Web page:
Community-based programs to promote car seat restraints in children 0-16 years - a systematic review

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Turner, Cathy
McClure, Rod
Nixon, Jim
Spinks, Anneliese Barclay
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STUDY OBJECTIVE: Community-based models for injury prevention have become an accepted part of the overall injury control strategy. This systematic review of the scientific literature examines the evidence for their effectiveness in reducing injury due to inadequate car seat restraint use in children 0-16 years of age. METHODS: A comprehensive search of the literature was performed using the following study selection criteria: community-based intervention study; target population was children aged 0-16 years of age; outcome measure was either injury rates due to motor vehicle crashes or observed changes in child restraint use; and use of community control or historical control in the study design. Quality assessment and data abstraction was guided by a standardized procedure and performed independently by two authors. Data synthesis was in tabular and text form with meta-analysis not being possible due to the discrepancy in methods and measures between the studies. RESULTS: This review found eight studies, that met all the inclusion criteria. In the studies that measured injury outcomes, significant reductions in risk of motor vehicle occupant injury (33-55%) were reported in the study communities. For those studies reporting observed car seat restraint use the community-based programs were successful in increasing toddler restraint use in 1-5 year aged children by up to 11%; child booster seat use in 4-8 year aged children by up to 13%; rear restraint use in children aged 0-15 years by 8%; a 50% increase in restraint use in pre-school aged children in a high-risk community; and a 44% increase in children aged 5-11 years. CONCLUSION: While this review highlights that there is some evidence to support the effectiveness of community-based programs to promote car restraint use and/or motor vehicle occupant injury, limitations in the evaluation methodologies of the studies requires the results to be interpreted with caution. There is clearly a need for further high quality program evaluation research to develop an evidence base.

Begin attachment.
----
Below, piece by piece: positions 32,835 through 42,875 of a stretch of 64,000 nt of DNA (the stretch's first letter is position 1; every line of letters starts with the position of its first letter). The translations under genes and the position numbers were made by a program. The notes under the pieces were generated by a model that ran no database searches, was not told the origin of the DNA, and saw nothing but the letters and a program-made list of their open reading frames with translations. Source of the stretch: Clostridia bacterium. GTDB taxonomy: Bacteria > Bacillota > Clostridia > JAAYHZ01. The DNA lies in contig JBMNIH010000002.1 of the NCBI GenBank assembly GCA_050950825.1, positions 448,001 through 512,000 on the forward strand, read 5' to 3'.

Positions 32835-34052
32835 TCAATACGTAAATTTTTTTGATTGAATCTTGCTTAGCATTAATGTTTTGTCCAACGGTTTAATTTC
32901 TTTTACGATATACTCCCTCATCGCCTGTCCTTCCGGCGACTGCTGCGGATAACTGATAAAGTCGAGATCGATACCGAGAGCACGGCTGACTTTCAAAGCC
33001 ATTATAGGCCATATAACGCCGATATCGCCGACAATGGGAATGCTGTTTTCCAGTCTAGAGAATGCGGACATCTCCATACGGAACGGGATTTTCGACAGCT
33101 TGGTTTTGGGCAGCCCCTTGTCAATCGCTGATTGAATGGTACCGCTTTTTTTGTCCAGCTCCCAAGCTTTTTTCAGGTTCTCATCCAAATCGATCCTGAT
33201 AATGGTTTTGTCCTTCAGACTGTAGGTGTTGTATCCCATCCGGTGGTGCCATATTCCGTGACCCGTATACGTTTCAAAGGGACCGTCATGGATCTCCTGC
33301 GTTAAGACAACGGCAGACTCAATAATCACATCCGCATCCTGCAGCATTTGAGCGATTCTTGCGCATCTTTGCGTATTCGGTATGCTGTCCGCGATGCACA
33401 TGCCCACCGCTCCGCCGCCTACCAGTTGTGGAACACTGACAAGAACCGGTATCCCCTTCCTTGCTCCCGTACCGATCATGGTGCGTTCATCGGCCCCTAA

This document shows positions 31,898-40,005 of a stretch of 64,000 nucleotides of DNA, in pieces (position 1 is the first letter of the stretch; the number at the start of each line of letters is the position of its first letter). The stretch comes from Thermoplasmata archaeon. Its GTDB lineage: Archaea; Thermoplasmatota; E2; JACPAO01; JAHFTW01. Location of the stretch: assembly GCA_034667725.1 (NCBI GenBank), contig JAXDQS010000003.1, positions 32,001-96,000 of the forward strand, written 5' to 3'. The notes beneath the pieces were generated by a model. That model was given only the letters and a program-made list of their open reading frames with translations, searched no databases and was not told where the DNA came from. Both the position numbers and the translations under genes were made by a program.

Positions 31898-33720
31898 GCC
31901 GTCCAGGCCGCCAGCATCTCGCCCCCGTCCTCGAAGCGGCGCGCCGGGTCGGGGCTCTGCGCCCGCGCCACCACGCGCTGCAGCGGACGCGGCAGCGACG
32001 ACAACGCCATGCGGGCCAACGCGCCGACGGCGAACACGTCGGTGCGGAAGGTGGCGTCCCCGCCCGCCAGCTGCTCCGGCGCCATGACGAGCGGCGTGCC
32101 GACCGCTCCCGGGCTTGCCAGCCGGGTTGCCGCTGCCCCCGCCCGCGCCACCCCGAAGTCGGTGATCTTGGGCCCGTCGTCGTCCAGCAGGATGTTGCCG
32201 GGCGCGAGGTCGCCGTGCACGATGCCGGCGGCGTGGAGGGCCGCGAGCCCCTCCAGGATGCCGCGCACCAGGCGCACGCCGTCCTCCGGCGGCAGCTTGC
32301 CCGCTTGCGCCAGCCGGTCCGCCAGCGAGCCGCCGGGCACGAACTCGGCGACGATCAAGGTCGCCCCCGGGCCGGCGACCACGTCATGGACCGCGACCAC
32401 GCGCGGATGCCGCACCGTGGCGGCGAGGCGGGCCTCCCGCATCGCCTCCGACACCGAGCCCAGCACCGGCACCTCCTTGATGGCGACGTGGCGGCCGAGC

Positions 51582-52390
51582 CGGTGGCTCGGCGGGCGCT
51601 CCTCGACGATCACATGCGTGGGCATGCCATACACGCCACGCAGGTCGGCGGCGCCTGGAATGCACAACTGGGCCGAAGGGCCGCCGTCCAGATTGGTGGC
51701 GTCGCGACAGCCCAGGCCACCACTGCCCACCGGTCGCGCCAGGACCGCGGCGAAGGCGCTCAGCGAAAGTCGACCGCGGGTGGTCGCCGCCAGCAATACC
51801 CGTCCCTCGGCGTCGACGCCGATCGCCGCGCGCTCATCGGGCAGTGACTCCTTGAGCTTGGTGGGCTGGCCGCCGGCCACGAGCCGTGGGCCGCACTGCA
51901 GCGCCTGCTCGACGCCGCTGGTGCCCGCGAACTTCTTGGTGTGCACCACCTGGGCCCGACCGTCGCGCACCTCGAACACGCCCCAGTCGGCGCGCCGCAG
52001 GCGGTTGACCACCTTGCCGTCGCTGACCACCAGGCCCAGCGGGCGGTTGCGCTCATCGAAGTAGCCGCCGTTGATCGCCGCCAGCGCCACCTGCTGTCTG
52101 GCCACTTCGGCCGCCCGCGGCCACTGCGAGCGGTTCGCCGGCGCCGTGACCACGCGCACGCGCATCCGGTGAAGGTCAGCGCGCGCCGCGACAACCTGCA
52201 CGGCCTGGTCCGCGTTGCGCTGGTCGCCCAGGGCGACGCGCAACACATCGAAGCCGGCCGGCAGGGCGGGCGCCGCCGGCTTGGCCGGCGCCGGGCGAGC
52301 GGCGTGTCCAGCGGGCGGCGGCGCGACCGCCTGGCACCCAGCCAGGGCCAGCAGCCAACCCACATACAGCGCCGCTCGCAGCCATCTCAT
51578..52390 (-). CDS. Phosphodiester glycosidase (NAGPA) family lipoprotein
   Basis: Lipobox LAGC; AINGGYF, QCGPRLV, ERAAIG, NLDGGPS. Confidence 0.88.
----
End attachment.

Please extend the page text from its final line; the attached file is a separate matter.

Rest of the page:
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Accident Analysis & Prevention
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Transportation, logistics and supply chains
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